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Prevention

Vaccine

The best way to prevent pneumococcal disease is to vaccinate your patients.

The pneumococcal conjugate vaccine (PCV13 or Prevnar 13®) provides protection against the 13 serotypes responsible for most severe illness. The vaccine can also help prevent some ear infections. CDC recommends administering PCV13 as a four-dose series at 2, 4, 6, and 12 through 15 months of life. Research shows that this vaccine is very effective at preventing infection resulting from the serotypes contained in the vaccine. PCV13 should also be administered to all adults 65 years or older and to some adults 19 through 64 years of age with conditions that put them at increased risk for pneumococcal disease.

The pneumococcal polysaccharide vaccine (PPSV23 or Pneumovax 23®) is a 23-valent polysaccharide vaccine that CDC recommends for use in all adults who are 65 years or older and for persons who are 2 years or older and at increased risk for disease. CDC also recommends this vaccine for use in adults 19 through 64 years of age with conditions that put them at increased risk for pneumococcal disease.

Yearly influenza vaccination is also very important because the flu increases your patient’s chances of getting pneumococcal disease.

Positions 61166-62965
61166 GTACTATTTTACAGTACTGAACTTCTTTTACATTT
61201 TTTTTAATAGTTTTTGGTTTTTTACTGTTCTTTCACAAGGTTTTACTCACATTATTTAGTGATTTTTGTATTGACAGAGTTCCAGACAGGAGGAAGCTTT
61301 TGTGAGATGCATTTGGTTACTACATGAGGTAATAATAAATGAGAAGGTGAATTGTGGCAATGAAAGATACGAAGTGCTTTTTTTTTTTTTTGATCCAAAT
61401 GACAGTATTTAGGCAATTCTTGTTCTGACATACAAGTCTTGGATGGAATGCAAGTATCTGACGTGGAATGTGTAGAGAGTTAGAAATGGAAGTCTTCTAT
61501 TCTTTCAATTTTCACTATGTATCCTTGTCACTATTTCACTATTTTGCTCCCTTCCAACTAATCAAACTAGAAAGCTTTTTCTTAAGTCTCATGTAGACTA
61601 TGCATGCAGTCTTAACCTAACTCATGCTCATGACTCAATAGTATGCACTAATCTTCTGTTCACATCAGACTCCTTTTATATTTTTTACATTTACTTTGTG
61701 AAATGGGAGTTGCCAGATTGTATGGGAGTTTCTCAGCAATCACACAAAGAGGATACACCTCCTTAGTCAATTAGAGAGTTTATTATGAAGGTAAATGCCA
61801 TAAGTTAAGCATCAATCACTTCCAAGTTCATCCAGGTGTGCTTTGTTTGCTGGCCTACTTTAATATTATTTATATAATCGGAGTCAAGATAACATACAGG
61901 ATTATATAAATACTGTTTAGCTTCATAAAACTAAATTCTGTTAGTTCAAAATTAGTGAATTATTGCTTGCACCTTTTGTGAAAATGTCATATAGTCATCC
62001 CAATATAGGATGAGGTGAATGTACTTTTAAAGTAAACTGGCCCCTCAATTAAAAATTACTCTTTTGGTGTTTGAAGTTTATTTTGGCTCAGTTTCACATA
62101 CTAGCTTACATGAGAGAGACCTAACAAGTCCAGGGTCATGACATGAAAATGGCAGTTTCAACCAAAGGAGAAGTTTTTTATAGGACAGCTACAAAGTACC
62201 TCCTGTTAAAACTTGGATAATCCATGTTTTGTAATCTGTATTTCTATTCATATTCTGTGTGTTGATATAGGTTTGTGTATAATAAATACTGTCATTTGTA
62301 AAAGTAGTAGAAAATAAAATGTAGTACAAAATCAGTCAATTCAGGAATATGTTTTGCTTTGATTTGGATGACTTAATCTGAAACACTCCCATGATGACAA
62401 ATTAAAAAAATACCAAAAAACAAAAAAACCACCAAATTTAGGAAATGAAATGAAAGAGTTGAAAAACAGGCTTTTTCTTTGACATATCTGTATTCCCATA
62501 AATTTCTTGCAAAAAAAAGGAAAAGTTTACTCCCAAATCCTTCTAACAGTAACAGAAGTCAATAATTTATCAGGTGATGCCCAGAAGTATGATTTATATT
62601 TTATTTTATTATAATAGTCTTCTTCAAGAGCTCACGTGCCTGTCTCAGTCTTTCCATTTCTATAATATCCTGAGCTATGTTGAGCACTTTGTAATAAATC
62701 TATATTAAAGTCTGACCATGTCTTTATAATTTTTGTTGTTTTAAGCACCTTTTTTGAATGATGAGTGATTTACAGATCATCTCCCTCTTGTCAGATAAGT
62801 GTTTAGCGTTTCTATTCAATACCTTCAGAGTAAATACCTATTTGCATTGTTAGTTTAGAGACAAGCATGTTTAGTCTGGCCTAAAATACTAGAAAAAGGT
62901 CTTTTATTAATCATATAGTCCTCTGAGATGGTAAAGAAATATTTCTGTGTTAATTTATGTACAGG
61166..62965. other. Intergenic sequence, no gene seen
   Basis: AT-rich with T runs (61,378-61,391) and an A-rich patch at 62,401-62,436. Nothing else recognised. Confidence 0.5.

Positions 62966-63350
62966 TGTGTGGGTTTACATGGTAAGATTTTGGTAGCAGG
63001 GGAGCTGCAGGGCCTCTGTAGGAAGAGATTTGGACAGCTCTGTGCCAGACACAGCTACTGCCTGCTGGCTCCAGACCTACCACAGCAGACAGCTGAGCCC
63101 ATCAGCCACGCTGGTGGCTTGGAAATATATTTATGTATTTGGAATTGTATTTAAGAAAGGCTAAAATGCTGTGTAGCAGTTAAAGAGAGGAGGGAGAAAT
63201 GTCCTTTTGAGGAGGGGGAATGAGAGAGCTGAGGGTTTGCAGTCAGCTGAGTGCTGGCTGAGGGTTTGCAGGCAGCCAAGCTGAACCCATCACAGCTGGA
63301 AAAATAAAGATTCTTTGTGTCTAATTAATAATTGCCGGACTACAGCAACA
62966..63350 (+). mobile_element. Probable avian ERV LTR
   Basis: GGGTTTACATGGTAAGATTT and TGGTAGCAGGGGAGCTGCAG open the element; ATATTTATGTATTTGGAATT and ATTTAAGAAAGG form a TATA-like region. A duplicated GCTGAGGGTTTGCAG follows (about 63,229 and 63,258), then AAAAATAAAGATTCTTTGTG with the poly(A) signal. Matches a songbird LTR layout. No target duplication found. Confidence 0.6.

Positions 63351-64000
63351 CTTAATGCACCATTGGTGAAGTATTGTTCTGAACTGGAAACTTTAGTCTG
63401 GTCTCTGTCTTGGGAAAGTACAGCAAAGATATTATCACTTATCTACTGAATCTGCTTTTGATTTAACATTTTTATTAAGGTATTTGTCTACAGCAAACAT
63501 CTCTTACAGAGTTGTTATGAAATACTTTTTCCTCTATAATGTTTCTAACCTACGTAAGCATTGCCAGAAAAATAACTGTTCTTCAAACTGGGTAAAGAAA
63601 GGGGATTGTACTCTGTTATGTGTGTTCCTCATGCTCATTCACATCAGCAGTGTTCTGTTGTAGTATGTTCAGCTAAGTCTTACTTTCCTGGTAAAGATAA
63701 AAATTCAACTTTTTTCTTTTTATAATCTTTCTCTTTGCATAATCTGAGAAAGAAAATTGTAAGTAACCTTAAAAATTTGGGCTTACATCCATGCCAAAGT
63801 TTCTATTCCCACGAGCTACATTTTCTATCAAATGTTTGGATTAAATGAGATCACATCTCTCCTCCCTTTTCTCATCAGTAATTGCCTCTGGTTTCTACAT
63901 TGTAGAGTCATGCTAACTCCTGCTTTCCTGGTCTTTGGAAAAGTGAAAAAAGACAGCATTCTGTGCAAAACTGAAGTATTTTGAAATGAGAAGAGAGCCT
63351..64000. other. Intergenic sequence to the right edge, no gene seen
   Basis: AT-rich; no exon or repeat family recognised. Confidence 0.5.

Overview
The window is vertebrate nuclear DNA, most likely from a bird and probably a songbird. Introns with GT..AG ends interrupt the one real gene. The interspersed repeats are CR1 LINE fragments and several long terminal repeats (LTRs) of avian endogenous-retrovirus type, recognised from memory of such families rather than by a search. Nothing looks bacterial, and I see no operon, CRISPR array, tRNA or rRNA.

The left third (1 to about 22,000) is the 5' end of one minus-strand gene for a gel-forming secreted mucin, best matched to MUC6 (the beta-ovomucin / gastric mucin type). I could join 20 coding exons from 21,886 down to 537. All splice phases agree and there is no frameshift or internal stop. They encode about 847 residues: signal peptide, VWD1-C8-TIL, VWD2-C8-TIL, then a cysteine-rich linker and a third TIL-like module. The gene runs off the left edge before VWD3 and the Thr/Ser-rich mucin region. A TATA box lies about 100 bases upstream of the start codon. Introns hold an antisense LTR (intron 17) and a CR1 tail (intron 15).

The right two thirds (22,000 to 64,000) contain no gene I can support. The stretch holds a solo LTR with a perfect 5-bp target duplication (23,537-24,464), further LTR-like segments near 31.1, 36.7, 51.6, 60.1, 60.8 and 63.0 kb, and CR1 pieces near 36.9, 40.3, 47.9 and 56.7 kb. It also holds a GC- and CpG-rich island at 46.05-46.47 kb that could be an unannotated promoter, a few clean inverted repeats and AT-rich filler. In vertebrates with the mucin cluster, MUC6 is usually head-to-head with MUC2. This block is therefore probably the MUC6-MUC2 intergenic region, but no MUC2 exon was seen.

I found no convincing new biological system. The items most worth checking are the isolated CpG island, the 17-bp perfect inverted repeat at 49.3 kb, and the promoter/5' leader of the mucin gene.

For more information on who should get a pneumococcal vaccine, see the ACIP recommendations.

Before routine use of pneumococcal conjugate vaccine, the burden of pneumococcal disease among children younger than 5 years old was significant.

  • An estimated 17,000 cases of invasive disease occurred each year, of which 13,000 were bacteremia without a known site of infection and about 700 were meningitis.
  • An estimated 200 children died every year as a result of invasive pneumococcal disease.
  • Although not considered invasive disease, an estimated 5 million cases of acute otitis media occurred each year among children younger than 5 years old.

Chemoprophylaxis

The American Academy of Pediatrics typically recommends daily antimicrobial prophylaxis with oral penicillin V or G for children with functional or anatomic asplenia, especially those with sickle-cell disease. In general, you should consider antimicrobial prophylaxis (in addition to immunization) for all children with asplenia younger than 5 years of age and for at least 1 year after splenectomy.

Because secondary cases of invasive pneumococcal infection are uncommon, chemoprophylaxis is not indicated for contacts of patients with such infection.

References

American Academy of Pediatrics. Antimicrobial therapy for treatment and prophylaxis. In: Kimberlin DW, Brady MT, Jackson MA, Long SS, eds. Red Book: 2015 Report of the Committee on Infectious Diseases, 30th ed. Elk Grove Village, IL; 2015:72.

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